UH announces $700,000 settlement with former men’s basketball coach

Gib Arnold


The University of Hawaii at Manoa and former UH men’s head basketball coach Gib Arnold have come to a mediated resolution ending all legal disputes between the parties, the university announced Thursday.

The university’s Board of Regents approved the settlement in an 8-6 vote after a closed-door meeting on Maui.

Arnold has agreed to drop all claims against the university in return for a $700,000 settlement, which consists of a $200,000 payment to his attorney and $500,000 to Arnold spread over three calendar years.

“Gib is certainly very pleased with the settlement,” said Arnold’s attorney, James Bickerton. “UH is making a lot of allegations and charges against him and they have dropped all those and agreed to pay him a substantial sum.”

“It’s time for the university to move past this chapter in the history of UH men’s basketball,” said UH Manoa chancellor Robert Bley-Vroman. “It is the best thing for UH and it is the best thing for the program. Now we can turn our full focus to the future and the players and coaches, as they prepare for the upcoming season.”

Settlement breakdown:

  • $300,000 to be paid November 30, 2015 ($200,000 to Arnold’s attorney, $100,000 to Arnold)
  • $200,000 to be paid January 15, 2016
  • $200,000 to be paid January 15, 2017

A university spokesman said most of the money will come out of the school’s emergency risk management fund, while $100,000 will come out of insurance.

gib arnold firing costs breakdown

When everything is tallied, the university is spending more than a million dollars to settle with Arnold.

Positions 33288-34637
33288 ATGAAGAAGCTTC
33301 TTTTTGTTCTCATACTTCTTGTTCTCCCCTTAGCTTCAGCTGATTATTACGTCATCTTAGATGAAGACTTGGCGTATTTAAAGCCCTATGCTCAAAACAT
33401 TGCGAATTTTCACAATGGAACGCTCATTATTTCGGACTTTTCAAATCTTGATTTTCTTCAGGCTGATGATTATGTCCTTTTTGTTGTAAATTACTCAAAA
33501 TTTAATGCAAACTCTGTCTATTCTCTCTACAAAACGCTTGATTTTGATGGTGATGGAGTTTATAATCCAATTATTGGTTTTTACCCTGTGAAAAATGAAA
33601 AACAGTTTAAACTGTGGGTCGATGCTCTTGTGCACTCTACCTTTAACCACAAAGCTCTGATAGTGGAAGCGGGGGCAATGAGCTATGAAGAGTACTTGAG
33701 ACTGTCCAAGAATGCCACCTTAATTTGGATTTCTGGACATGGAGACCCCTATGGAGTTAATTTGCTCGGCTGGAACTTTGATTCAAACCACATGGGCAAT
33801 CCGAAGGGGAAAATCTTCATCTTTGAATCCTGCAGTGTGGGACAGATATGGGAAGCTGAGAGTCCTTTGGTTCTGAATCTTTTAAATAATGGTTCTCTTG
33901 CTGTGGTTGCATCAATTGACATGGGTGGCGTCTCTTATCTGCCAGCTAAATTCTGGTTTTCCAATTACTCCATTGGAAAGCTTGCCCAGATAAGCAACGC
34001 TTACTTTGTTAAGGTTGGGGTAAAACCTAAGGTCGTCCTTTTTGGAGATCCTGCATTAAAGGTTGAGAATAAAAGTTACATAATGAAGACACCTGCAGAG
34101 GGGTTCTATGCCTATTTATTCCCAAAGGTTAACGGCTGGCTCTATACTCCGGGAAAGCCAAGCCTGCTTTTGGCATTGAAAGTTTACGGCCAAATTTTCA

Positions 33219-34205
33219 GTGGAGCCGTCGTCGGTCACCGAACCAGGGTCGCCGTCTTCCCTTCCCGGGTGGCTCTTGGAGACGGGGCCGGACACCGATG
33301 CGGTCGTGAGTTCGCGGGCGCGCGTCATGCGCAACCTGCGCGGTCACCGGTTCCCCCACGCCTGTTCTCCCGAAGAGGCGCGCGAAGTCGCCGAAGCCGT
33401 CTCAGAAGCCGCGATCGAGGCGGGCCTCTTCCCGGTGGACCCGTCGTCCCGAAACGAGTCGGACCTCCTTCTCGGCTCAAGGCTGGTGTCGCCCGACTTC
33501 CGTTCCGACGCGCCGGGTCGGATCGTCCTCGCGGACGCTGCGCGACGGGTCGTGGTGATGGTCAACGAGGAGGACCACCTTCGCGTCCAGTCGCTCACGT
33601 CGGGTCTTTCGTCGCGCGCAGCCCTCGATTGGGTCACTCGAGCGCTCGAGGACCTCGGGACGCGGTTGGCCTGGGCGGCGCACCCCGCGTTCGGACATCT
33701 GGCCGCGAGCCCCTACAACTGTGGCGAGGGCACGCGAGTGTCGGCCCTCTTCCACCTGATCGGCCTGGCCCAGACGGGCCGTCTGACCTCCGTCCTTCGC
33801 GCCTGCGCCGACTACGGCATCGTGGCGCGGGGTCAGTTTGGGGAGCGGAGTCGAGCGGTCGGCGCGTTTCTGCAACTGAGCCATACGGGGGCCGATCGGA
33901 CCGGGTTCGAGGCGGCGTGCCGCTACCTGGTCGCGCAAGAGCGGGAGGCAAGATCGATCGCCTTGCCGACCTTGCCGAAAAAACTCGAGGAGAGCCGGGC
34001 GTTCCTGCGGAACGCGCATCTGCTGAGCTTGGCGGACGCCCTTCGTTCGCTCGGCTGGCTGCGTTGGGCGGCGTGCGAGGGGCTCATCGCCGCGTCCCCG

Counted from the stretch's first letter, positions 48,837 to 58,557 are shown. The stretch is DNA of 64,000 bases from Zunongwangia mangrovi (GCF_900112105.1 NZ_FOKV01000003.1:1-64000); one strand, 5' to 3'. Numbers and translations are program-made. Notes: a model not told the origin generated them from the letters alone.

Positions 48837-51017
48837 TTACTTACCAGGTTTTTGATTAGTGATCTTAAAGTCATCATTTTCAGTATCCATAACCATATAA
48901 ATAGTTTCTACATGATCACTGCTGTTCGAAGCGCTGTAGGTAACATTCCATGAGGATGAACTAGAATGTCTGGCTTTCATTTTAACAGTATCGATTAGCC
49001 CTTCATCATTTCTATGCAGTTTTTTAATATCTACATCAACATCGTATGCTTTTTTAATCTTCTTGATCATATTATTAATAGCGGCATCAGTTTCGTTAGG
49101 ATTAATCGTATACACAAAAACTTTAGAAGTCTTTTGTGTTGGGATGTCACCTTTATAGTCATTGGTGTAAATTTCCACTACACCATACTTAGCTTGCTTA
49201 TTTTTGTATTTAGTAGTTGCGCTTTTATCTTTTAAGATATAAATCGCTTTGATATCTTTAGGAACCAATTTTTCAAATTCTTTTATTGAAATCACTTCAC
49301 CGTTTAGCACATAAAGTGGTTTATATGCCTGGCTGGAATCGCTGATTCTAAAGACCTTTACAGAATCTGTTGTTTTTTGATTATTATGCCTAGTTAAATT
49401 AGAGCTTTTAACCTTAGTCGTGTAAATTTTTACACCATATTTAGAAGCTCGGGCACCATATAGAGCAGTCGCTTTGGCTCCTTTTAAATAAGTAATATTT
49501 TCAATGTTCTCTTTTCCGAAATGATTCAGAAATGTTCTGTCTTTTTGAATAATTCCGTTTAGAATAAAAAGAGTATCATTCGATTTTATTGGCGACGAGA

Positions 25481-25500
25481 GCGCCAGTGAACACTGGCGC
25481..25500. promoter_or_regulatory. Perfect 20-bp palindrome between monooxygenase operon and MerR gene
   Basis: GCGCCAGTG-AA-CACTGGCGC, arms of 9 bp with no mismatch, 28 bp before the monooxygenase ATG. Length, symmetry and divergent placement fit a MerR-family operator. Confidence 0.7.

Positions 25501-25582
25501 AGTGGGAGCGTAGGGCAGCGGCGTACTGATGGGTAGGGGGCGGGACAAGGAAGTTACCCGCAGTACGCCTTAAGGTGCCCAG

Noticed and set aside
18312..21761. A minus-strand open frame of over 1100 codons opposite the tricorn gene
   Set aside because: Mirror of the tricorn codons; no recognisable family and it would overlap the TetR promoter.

In addition to Thursday’s settlement, Arnold’s remaining salary cost UH $148,000, and another $250,000 will go toward the university’s legal fees, for a total of $1,098,000.

Officials decided the payout was in the best interest of the university.

“The possible expenditure of attorneys’ fees just to take this matter, even if we were to win entirely, probably would’ve exceeded the $700,000 just in and of itself,” said Carrie Okinaga, UH general counsel.

“I think early on, certainly, they took positions they really should not have and did not need to take, but I give credit to the new people in the administration who took a look at everything and realized that this was a case that should have been settled,” said Bickerton.

Going forward, enhancements have already been made to the compliance program at UH Manoa’s Athletics Department, and additional controls surrounding its contracts have been implemented, officials said.

The NCAA enforcement proceedings continue irrespective of this settlement.

Although the hearing is being conducted Thursday, a ruling is not anticipated for several months.

Governor, lawmakers say UH needs to improve

Rep. Isaac Choy, D, Manoa, Punahou, Moiliili, serves as chair of the House Committee on Higher Education.

He calls Thursday’s settlement another huge payout that the university cannot afford.

“I think someone should take responsibility for this particular Gib Arnold incident because it’s not the first incident. We’ve been paying out a lot,” he said.